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"The price of freedom is eternal vigilance."

...............................................................Thomas Jefferson

Saturday, February 21, 2009

Taking Chance

We are a nation forever defining ourself in our journey. The great American experiment. The immigrant voyages to these shores. The cross-country train rides to the frontier. The pioneer treks on oxcart trails and narrow footpaths.

Our culture celebrates the journey--from Wagon Train to boldly going where no one has gone before.

And this Saturday night, we watched another journey, the most basic, the most profound. The journey home.

Taking Chance brings to life the journal of Marine Lt. Colonel Michael Strobl, who volunteered for the duty of escorting the remains of 19-year-old PFC Chance Phelps to his home, his family, his friends, his community. His final resting place.

There is no shrieking shrill of partisans and pundits and politicians and gasbags of talk radio blustering about who was right, who was wrong about the decisions that led to the young man's death in this extraordinary HBO film.

No news cameras and pontificators opining.

There is only and solely the awakening of the Lt. Col. as he meets ordinary people along the way--airline ticket takers, fellow passengers, old vets, a funeral home director, his fellow soldiers. And the family of one fallen Marine. If there was any moment of political commentary, it was the TSA at the first airport, obstructing the Marine's fulfillment of his duty.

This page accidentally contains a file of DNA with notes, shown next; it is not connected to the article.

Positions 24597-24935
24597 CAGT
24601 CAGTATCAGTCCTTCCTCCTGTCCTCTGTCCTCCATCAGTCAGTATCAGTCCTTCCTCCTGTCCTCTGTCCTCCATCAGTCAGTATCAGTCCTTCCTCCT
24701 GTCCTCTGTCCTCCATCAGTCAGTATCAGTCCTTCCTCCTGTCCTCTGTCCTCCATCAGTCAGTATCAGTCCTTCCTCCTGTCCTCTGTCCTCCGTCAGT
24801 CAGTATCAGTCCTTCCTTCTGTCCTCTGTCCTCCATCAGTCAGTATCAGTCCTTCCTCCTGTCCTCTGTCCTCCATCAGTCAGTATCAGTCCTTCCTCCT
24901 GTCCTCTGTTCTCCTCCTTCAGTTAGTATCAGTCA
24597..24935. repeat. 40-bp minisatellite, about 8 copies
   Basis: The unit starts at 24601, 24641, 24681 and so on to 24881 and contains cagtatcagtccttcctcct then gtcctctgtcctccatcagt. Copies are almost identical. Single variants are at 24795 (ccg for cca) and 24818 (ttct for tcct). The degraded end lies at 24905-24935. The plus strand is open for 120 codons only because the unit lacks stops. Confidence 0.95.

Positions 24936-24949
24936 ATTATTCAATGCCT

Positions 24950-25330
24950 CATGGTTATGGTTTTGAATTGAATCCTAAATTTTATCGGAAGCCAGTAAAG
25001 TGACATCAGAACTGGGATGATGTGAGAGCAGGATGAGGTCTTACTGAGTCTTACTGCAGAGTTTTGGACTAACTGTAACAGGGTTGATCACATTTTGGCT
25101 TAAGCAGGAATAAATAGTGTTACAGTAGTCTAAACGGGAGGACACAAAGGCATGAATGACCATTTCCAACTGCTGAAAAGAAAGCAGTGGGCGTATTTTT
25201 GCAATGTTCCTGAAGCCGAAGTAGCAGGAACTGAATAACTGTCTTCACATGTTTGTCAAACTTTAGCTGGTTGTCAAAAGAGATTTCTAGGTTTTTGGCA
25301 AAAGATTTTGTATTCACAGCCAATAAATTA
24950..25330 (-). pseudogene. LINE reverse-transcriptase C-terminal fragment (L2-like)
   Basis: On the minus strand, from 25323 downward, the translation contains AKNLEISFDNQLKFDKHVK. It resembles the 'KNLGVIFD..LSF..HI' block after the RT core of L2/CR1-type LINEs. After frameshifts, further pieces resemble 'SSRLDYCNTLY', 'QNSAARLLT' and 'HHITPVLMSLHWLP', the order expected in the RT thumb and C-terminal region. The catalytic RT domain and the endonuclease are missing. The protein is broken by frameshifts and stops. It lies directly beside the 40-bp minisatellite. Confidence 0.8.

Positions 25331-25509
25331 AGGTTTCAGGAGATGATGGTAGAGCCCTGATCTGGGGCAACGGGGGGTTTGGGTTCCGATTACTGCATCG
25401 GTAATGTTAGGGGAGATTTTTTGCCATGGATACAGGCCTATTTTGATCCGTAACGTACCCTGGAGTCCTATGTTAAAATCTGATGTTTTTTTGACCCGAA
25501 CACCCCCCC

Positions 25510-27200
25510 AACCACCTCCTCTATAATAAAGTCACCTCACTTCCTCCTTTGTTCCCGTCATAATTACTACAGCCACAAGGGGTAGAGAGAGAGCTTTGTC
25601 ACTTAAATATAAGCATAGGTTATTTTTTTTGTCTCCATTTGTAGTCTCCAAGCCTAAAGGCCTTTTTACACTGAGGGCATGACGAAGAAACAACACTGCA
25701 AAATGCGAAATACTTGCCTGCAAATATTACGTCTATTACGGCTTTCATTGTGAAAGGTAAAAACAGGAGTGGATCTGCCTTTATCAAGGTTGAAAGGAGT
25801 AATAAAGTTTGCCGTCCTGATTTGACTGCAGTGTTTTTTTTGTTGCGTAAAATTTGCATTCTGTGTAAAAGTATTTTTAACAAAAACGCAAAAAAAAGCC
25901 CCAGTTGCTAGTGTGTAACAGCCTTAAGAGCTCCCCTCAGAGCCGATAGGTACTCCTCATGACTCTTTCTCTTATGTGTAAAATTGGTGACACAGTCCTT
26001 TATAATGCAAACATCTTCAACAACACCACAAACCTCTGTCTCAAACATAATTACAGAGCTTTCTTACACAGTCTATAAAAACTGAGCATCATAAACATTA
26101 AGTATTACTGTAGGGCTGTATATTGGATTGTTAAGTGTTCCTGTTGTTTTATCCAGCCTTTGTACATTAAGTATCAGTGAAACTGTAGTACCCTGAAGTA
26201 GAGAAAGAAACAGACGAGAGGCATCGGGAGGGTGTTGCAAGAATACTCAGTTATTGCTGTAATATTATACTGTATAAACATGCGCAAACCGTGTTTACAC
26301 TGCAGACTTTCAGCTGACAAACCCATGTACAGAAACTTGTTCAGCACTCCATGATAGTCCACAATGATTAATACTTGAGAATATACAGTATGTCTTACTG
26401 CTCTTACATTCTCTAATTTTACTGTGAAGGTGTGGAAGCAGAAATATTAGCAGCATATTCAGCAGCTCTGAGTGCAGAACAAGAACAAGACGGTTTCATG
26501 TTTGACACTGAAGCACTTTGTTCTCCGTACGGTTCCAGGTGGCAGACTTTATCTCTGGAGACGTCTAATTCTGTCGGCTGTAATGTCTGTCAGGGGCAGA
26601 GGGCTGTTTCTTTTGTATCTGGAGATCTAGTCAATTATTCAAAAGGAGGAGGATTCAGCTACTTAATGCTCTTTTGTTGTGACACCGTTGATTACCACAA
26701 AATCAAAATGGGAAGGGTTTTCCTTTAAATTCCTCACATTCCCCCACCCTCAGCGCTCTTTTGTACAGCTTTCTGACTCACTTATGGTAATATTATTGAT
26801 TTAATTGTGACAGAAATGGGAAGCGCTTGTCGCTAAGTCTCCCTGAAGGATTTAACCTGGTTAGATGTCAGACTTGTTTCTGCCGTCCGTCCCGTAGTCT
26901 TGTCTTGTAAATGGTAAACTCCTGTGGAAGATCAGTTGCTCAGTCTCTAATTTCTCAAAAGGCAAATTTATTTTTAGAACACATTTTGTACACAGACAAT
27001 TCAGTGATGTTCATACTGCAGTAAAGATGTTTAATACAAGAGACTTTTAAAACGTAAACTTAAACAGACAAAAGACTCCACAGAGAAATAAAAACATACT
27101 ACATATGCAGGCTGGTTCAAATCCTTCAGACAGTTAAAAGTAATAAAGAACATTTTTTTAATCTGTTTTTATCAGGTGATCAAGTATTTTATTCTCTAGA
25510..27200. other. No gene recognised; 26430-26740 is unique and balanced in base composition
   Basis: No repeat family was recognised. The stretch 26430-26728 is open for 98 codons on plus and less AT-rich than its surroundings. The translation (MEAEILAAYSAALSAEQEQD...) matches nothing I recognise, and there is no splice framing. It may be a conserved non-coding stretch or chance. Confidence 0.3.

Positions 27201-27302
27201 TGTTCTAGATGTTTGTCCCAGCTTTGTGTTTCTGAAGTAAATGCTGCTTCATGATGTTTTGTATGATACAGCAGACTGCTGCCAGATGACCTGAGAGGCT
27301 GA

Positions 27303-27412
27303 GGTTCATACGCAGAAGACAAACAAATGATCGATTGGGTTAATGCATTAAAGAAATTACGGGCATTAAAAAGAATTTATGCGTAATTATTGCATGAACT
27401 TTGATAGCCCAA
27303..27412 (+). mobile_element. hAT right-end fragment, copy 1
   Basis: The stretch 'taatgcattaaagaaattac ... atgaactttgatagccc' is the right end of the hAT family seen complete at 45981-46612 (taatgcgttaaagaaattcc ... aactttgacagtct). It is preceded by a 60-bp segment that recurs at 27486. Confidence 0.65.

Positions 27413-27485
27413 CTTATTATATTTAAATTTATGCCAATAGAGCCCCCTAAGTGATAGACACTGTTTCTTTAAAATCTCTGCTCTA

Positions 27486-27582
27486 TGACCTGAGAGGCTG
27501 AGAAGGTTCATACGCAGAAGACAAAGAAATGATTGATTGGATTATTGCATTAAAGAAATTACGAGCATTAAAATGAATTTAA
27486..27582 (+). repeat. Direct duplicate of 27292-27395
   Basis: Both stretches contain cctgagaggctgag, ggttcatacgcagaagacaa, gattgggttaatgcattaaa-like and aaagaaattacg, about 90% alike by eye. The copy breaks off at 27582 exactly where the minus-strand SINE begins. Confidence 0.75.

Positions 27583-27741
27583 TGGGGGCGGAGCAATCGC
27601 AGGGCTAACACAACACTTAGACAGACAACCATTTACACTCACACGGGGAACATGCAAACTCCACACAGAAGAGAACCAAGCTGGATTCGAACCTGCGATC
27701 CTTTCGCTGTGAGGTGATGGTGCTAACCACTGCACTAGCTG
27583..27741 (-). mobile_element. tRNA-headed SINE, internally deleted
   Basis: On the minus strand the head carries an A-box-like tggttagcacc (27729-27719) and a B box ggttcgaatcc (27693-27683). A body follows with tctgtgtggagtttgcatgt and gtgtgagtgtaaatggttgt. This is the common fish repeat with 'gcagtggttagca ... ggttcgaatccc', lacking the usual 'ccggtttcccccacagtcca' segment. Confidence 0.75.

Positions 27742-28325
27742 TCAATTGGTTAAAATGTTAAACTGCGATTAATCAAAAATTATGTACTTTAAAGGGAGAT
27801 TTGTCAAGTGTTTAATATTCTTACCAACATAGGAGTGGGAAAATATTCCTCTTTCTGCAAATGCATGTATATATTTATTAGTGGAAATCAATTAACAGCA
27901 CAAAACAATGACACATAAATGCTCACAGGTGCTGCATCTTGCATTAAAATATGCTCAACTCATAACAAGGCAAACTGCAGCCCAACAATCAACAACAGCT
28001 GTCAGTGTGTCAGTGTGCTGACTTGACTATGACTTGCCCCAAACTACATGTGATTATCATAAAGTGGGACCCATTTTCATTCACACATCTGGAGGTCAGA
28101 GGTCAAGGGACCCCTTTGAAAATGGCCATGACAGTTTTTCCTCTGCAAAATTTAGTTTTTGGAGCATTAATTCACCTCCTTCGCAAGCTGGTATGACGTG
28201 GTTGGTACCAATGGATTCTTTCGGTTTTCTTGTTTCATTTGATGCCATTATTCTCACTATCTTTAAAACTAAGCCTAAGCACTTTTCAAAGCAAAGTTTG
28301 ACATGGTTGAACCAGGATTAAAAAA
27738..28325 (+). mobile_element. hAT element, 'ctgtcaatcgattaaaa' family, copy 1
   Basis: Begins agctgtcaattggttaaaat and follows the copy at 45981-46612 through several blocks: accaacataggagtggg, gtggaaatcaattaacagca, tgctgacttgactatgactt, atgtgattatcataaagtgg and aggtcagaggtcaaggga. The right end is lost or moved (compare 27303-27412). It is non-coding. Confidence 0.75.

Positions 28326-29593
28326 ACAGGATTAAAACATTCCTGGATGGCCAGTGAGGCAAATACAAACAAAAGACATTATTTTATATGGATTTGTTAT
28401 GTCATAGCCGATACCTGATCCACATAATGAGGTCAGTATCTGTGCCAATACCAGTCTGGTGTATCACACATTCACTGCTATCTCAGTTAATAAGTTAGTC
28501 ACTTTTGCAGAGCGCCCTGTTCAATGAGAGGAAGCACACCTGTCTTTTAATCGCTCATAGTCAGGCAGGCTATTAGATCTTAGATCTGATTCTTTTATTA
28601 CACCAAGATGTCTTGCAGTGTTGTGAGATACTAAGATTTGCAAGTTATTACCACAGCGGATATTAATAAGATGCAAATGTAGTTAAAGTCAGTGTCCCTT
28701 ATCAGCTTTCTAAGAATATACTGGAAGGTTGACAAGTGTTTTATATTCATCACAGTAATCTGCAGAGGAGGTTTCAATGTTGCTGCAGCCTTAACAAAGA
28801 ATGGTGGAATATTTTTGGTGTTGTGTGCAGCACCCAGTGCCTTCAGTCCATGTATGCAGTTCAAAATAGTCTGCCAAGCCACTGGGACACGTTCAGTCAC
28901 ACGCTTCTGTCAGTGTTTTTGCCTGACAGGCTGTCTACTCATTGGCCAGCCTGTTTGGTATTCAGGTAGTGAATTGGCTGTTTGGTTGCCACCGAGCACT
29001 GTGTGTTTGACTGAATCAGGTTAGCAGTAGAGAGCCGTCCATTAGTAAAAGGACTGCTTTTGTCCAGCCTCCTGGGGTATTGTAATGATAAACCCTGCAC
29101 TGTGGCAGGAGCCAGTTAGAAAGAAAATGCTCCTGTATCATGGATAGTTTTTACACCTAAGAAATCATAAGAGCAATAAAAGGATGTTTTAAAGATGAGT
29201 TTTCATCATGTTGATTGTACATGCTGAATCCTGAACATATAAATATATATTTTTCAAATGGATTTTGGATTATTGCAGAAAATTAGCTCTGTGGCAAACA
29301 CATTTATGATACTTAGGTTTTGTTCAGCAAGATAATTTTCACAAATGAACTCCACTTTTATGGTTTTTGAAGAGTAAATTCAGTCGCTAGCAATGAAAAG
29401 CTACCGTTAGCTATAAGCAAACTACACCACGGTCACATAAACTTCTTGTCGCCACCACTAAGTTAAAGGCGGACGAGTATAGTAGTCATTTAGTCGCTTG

Homeland Security. Bureaucracy gone awry.

I wonder if those who are making life and death decisions for our soldiers and Marines right now watched this film. I have no illusion that Bushie and Chee-knee and Rummy and Condi watched or ever will.

I wonder if the CEOs and the Masters of the Universe and the Big Oil execs and the Santellis and the Rush's and Hannitys watched this film tonight.

We own this war, these wars, all of us. And we own this economy and the collapse of the auto industry and the subprime mortgages and the phony free market that is really a pyramid of monopolies. We own them all.

The great ship of our nation is on the shoals of calamity, and each of us, all of us, must do our part to make it sail free again. Setting aside the petty bickering. The phony meltdown rants meant to gin up ratings and audience and sharepoints and advertising.

We journey together, we survive together. Or we do not survive at all.

Rest in peace, Chance Phelps. Your work is done. Ours has just begun.
crossposted at firedoglake's Oxdown Gazette

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